This week, we look at a Senate immigration proposal that could pave a quicker road to legalization, for farmworkers. And for “News or Noise?”… Why so much more media buzz on immigration deals for tech workers over farmworkers? Then, an ACLU lawsuit against the U.S. government for coercing immigrants to sign their own deportations. And we speak with Judy Reyes about the new Lifetime show Devious Maids. Finally, we talk to Destiny Galindo, a 17-year-old Arizonian who raps about democracy.

ABOUT CAPTIONING:

Latino USA, the foremost Latino voice in public media and the longest running Latino-focused program on radio, is the first radio program to commence equal-access distribution via Captioning for Radio. “Research has shown that Latino children have a higher incidence of hearing loss and deafness than other populations,” according to Latino USA’s Anchor & Executive Producer Maria Hinojosa. “When the opportunity to break this sound barrier came to our attention, we were pleased to embrace this new technology developed by NPR Labs and Towson University for the thousands of Latinos with serious hearing loss.”

The International Center for Accessible Radio Technology (ICART), a strategic alliance between NPR and Towson University, is co-directed by Mike Starling of NPR and Ellyn Sheffield of Towson University.

For each week’s captioning, check back on http://latinousa.org/captions.

“Voluntary Departure?”

The ACLU filed a lawsuit last week against the U.S. government alleging that immigration officers are pressuring undocumented immigrants into signing their own deportation orders and waiving their rights to appear before an immigration judge. John Carlos Frey reports.

Photo: Family victim of coerced deportation. Courtesy of Rebecca Rauber.


john-carlos-frey-cropped_150-122x150John Carlos Frey is a freelance investigative reporter and documentary filmmaker based in Los Angeles. His investigative work has been featured on the 60 Minutes episode, “The All American Canal;” a three-part series for PBS entitled “Crossing the Line;” and several episodes of Dan Rather Reports, “Angel of the Desert,” and “Operation Streamline.” In 2011 Frey documented the journey of Mexican migrants across the US-Mexico border and walked for days in the Arizona desert risking his own life for the documentary Life and Death on the Border”. John Carlos Frey has also written articles for the Los Angeles Times, the Huffington Post, Salon, Need to Know online, the Washington Monthly, and El Diario (in Spanish). Frey’s documentary films include The Invisible Mexicans of Deer Canyon (2007), The Invisible Chapel (2008), and The 800 Mile Wall (2009). He is the 2012 recipient of the Scripps Howard Award and the Sigma Delta Chi award for his Investigative Fund/PBS reporting on the excessive use of force by the US Border Patrol.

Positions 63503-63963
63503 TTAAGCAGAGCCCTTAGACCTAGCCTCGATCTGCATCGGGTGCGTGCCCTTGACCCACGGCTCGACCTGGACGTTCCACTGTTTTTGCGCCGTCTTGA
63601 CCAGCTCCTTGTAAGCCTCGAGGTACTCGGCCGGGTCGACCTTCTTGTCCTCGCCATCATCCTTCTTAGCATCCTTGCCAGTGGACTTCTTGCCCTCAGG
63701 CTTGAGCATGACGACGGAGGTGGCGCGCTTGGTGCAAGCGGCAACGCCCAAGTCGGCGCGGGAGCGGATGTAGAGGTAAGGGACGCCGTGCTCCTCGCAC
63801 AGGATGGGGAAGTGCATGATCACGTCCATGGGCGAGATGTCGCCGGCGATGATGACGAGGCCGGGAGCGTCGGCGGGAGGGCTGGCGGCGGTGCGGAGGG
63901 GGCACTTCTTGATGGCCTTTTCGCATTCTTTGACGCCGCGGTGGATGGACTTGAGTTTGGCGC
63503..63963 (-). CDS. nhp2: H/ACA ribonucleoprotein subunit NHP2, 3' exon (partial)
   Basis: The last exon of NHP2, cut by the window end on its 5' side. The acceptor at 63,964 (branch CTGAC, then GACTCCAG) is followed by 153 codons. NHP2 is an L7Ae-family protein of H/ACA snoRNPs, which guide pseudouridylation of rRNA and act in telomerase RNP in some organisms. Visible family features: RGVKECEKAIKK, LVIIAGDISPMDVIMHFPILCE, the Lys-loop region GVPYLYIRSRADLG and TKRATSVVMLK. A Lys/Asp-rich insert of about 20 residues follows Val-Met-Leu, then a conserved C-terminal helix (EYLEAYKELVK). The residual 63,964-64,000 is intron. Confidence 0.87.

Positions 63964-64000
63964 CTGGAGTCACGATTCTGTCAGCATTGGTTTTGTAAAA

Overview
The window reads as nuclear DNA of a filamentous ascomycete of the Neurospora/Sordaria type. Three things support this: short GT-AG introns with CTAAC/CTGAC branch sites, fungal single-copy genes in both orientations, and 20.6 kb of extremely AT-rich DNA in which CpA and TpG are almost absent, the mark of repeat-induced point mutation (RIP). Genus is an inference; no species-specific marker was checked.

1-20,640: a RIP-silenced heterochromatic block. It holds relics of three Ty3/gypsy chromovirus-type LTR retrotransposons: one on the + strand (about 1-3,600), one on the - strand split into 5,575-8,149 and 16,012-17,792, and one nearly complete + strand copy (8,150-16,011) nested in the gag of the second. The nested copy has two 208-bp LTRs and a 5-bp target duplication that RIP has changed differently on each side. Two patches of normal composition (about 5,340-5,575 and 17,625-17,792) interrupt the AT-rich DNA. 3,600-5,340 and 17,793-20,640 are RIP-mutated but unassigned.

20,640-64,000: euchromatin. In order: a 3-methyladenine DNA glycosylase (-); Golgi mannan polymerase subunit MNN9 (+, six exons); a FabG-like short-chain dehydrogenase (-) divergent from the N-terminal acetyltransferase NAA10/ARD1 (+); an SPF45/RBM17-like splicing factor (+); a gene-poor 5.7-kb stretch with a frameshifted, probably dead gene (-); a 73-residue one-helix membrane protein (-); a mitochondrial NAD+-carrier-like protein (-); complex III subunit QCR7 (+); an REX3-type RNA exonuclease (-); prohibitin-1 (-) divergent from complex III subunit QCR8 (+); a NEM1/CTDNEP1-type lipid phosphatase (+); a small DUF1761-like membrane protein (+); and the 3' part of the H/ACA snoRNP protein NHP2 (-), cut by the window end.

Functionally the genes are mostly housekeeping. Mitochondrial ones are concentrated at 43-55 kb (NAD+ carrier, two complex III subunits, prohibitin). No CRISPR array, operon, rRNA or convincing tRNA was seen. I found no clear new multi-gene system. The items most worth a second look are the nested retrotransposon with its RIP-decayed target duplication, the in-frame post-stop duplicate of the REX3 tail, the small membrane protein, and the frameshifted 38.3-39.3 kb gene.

This Week’s Captions: INTO THE WILD… NEW WORLD

THIS WEEK’S SHOW:

This week, we hear from Latino college graduates on what it’s like to step into the brave new world, with a little word of advice. And, a recent study shows Latinos entering U.S. colleges at a higher rate than any other ethnic group: but, what about college completion? Then, we bring you an update on Fisher v University of Texas at Austin, a case on affirmative action and college admission, soon to be decided by the U.S. Supreme Court. A look back at the “Bracero Program,” with a taste of injustice. Finally, a tour of a garden between the U.S. and Mexico where the flora and fauna defy the border fence.

ABOUT CAPTIONING:

Latino USA, the foremost Latino voice in public media and the longest running Latino-focused program on radio, is the first radio program to commence equal-access distribution via Captioning for Radio. “Research has shown that Latino children have a higher incidence of hearing loss and deafness than other populations,” according to Latino USA’s Anchor & Executive Producer Maria Hinojosa. “When the opportunity to break this sound barrier came to our attention, we were pleased to embrace this new technology developed by NPR Labs and Towson University for the thousands of Latinos with serious hearing loss.”

The International Center for Accessible Radio Technology (ICART), a strategic alliance between NPR and Towson University, is co-directed by Mike Starling of NPR and Ellyn Sheffield of Towson University.

For each week’s captioning, check back on http://latinousa.org/captions.